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Re: How accessible is Netscape?

From: Kelly Ford <kelly@kellford.com>
Date: Sat, 7 Jul 2001 20:01:39 -0400 (EDT)
To: <w3c-wai-ig@w3.org>
Message-ID: <Pine.LNX.4.33.0107071942020.17147-100000@ns.shellworld.net>
A couple points of clarification:

1. IBM Home Page Reader 3.0, the version that has been out for quite
sometime, requires Internet Explorer, not Netscape.

2. Webspeak is a dead product.  See
<http://www.issound.com/pwwebspeak/index.htm>.

3. I would look to the future, not the past, for Netscape accessibility
efforts.  Aaron Leventhal gave some good info on plans in the area earlier
in this thread.

Kelly
On Sat, 7 Jul 2001, jeffrey Pledger wrote:

> Dave,
>
> What about using another product like IBM's home page reader or another
> speech enabled browser software.  I do believe that they work quite well
> with netscape as the underlying browser.  Netscape as a whole has not been
> very cooperative in making their browser accessible for screen readers,
> hence the development of using a product like IBM's home page reader.  it
> is compatible with all of the screen reader software that is currently
> available.  Webspeak is another piece of software which does the same as
> IBM home page reader.  Just a thought.
>
> Jeffrey Pledger
> President, AbleTV At 02:16 PM 7/3/01 -0400, David Poehlman wrote:
> >Hello Martha and all,
> >
> >I've used Netscape in the past and in its day before ie became
> >accessible and the assistive technologies became a better fit for it and
> >vice versa, due in part at least, to the introduction of and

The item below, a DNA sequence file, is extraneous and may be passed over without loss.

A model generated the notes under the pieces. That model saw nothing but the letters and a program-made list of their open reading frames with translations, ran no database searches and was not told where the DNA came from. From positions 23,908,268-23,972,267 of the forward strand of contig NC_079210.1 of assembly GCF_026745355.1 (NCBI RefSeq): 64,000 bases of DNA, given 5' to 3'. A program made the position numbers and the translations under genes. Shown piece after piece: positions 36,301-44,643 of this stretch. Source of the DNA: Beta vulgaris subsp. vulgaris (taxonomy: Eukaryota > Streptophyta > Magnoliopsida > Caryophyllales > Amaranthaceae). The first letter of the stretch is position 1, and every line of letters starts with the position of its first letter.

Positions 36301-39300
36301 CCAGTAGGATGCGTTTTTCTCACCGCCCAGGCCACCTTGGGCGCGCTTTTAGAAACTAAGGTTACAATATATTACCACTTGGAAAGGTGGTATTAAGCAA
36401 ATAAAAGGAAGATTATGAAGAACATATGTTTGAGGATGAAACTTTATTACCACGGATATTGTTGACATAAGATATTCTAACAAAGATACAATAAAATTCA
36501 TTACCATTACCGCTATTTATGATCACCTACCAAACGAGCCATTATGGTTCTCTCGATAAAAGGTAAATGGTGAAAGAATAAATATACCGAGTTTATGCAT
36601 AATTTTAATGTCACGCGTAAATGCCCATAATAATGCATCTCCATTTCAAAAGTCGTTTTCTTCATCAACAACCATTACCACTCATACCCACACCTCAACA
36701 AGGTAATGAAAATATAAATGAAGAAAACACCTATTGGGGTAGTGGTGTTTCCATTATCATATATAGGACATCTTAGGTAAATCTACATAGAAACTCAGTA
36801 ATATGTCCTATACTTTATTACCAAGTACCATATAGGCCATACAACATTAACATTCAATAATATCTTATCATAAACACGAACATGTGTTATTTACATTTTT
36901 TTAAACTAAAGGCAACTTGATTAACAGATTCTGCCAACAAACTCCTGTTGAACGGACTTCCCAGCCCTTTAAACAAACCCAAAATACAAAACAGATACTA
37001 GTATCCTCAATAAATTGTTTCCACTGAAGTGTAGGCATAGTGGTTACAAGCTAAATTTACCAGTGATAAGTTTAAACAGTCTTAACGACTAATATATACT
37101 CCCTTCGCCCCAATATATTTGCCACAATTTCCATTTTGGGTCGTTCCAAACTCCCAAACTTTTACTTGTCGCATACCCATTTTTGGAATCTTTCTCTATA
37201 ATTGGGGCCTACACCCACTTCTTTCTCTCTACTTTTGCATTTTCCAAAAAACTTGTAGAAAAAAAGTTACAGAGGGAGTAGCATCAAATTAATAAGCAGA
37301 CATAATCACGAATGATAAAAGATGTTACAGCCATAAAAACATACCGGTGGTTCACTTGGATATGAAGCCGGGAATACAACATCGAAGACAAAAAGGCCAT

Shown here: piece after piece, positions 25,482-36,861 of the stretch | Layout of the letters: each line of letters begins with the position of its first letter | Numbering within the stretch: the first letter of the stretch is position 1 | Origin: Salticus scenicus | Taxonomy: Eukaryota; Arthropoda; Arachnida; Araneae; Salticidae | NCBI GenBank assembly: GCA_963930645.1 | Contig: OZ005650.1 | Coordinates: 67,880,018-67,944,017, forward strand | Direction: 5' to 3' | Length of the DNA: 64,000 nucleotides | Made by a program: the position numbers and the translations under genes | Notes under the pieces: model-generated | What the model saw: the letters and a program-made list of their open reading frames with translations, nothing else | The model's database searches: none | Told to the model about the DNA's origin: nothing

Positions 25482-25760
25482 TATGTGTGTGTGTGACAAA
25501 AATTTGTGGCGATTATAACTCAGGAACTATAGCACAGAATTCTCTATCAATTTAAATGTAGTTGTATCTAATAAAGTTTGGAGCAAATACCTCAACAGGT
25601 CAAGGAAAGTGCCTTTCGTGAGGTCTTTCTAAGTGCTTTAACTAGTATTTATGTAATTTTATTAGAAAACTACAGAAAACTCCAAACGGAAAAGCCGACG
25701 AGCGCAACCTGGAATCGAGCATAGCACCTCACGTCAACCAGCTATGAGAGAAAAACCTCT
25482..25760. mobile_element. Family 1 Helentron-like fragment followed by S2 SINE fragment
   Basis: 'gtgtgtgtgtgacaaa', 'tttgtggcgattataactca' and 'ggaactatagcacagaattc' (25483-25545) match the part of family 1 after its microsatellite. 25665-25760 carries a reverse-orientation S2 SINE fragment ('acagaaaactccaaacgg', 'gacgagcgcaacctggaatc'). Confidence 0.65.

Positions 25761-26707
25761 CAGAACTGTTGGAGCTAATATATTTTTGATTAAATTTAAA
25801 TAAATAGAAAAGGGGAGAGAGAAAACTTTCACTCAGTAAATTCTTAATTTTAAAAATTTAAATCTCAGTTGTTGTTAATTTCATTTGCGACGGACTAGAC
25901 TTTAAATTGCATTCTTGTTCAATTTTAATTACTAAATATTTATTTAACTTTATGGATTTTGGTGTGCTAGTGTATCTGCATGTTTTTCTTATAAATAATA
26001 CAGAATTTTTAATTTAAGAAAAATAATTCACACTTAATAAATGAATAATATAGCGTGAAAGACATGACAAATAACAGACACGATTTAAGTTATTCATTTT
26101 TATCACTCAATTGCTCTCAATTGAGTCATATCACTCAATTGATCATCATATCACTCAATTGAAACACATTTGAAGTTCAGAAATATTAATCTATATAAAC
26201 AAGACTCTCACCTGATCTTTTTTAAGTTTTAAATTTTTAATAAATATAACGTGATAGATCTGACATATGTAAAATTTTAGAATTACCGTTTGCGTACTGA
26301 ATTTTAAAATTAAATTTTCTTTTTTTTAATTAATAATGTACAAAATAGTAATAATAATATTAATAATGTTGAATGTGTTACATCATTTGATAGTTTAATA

> >improvements in Microsoft Active Accessibility (MSAA).
> >
> >I would hope but cannot provide an official response on this that the
> >most accessible choice would rule the roost and that choices where
> >possible are allowed whatever that choice needs to be at any given time.
> >As netscape continues to move in its current direction, it seems to be
> >more and more difficult for assistive technologies to support.  I
> >stopped using it when 6 came out.  I also found that for me at least
> >that even though I could stick with an older version, more and more
> >pages were making a better fit with ie but that is another matter.
> >
> >Lastly, to make matters more complicated, I understand that it is not
> >always just a matter of subbing one browser for another but that there
> >network infrastructure considerations that may make this not possible or
> >practical so as someone asked me and I now ask here, How much resource
> >is too much.
> >
> >
> >----- Original Message -----
> >From: "Martha Wilkes" <Martha.Wilkes@sas.com>
> >To: <w3c-wai-ig@w3.org>
> >Sent: Tuesday, July 03, 2001 1:57 PM
> >Subject: How accessible is Netscape?
> >
> >
> >The task of getting any web page to behave consistently across browsers
> >is incredibly difficult already, as all the web designers and developers
> >on the list are well aware. What does accessibility add to the equation?
> >This issue came up in terms of testing for 508 compliance. How much
> >should we focus on Netscape?
> >
> >Many of our customers use Netscape exclusively, and we were wondering if
> >those customers (many of which are government agencies, universities,
> >etc.) will be able to meet accessibility guidelines if they use only
> >Netscape. The greater question: will their users be able to choose the
> >technology that best suits them (which just might be IE for certain
> >users, correct?), regardless of the agency's purchasing agreements?
> >
> >I have not had much luck finding out any information on Netscape's web
> >site. Thanks in advance for any information you can provide.
> >
> >martha
> >
> >martha.wilkes@sas.com | 919.531.1416
>
>
Received on Saturday, 7 July 2001 20:02:15 GMT

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